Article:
It’s clear that the U.S. White House and Republican-controlled Congress and Senate see nothing but good in the idea of lowering taxes on the wealthy, whether that’s through straight-out tax legislation or by cloaking it in healthcare “reform.” Their publicly stated belief is that by allowing the wealthy to keep more of their money, jobs will somehow be created. That the historical record contradicts this seems not to concern them, suggesting that maybe they just believe the rich deserve to get richer. After all, since the Reagan “supply-side” tax cuts of the 1980, good new American jobs haven’t materialized Instead, the distribution of wealth in the U.S has shifted American money profoundly into the hands of the already rich. Last week, the International Monetary Fund released a report whose statistics practically beg the Trump administration and Congress — as well as other governments of developed nations with income imbalances — not to enact any more tax cuts for the wealthy, but suggested it would be better for everyone if this segment of the population were actually taxed more, saying, “While some inequality is inevitable in a market-based economic system, excessive inequality can erode social cohesion, lead to political polarization, and ultimately lower economic growth.”
In the U.S., the top .1%, and the top .001% even moreso, have seen all the economic growth since the 1980s. (NEW YORK TIMES)
It’s not that the IMF seeks a more equal distribution of wealth just because it’s fair. It’s that copious amounts of data show that extreme levels of inequality ultimately hold an economy back, with the purchasing capacity of the populace so constrained as to keep growth slow if extant all. The IMF sees inequality going down on average around the world — in fact, it’s declined by half overall thanks in part to emerging markets like China and India — though this improvement is uneven, and in some countries, like the U.S., inequality is becoming more extreme.
Shanghai (DANIEL PARKS)
In the nations seeing a balancing-out of wealth, the IMF finds, “growth has ensured that increases in inequality are compatible with improving living standards for households across all deciles of the income distribution, although there are significant differences across countries regarding the extent to which growth has been inclusive.” Still, “This diversity of experiences and empirical analysis suggest that there is no systematic adverse trade-off [our italics] between increasing growth and decreasing inequality.”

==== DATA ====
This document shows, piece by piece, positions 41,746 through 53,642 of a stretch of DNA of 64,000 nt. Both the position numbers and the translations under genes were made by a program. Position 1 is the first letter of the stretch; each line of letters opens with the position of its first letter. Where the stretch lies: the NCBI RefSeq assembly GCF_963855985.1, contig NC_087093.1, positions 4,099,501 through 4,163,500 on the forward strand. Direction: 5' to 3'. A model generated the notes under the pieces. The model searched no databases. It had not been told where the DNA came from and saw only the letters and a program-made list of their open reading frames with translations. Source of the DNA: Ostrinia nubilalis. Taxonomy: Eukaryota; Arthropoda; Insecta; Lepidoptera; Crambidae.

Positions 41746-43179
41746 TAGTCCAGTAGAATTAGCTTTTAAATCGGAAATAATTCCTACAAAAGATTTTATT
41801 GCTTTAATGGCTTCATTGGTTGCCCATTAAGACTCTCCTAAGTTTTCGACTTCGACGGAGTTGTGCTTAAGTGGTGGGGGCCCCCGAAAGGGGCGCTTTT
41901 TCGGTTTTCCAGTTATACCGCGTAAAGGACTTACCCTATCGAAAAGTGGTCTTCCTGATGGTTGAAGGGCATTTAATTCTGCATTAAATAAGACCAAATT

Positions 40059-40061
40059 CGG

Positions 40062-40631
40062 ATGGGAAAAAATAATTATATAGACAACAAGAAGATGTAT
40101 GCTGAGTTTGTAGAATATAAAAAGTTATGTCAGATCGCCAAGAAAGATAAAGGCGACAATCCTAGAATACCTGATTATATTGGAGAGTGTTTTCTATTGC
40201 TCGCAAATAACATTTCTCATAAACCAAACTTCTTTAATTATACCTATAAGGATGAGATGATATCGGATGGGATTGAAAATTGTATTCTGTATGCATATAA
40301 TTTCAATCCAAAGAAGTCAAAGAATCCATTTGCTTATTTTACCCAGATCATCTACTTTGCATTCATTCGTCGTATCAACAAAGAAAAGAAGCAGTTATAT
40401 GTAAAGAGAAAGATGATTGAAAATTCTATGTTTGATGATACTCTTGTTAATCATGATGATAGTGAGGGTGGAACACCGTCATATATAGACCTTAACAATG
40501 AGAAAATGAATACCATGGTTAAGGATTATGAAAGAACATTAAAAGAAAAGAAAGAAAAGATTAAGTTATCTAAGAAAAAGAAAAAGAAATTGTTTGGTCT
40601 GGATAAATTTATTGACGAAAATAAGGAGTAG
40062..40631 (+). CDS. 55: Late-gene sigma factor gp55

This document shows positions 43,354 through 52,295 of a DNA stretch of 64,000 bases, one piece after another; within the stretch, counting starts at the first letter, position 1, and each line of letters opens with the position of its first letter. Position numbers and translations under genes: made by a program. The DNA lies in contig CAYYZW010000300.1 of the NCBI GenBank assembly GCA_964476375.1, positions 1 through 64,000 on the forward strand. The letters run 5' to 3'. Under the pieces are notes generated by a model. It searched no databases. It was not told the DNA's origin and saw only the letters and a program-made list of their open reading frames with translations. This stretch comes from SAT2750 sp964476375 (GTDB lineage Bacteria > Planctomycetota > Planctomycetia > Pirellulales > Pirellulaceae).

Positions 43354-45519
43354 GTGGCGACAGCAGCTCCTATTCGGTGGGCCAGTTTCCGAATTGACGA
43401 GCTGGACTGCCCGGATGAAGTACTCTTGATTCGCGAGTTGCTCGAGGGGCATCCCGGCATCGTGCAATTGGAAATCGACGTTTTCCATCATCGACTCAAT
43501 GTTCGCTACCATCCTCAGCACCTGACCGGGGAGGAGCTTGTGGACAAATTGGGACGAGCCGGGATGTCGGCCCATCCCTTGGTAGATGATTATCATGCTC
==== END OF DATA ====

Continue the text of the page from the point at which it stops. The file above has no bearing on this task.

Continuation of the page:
In countries with “excessive” disparities in wealth, the IMF expects that, on the contrary, that “Excessive levels of inequality can erode social cohesion, lead to political polarization, and ultimately lower economic growth.” All of this seems to be happening in the U.S. There’s also the concern voiced by many that when so much money is in so few hands, democracy itself is jeopardized, leaving a country whose government serves primarily the wealthy. And the ramifications go beyond such abstract problems: The IMF report is packed with data showing how it leads to differences in health and longevity between the wealthy and everyone else.
The IMF report is 130 pages packed with data supporting the wisdom of seeking economic balance, and doing so now to take advantage of a period when the world’s economies are growing — unevenly, but growing. Several methods for achieving stronger economies are studied, including raising taxes on the wealthy in countries with problematic imbalances, and on the benefits and drawbacks of guaranteeing a nation’s citizens a universal basic income (UBI).
In Washington D.C., Republican orthodoxy holds that taxing “jobs creators” kills jobs and hurts the economy, though the IMF’s scientifically derived statistics do not remotely support this concern. The data makes it overwhelmingly clear that the greatest obstacle to a robust economy isn’t high taxes on the rich, but income inequality. Though the GOP has proven willing to ignore science when it comes to climate change and other issues, let’s hope they listen this time before making our unequal, fragile American economy even worse.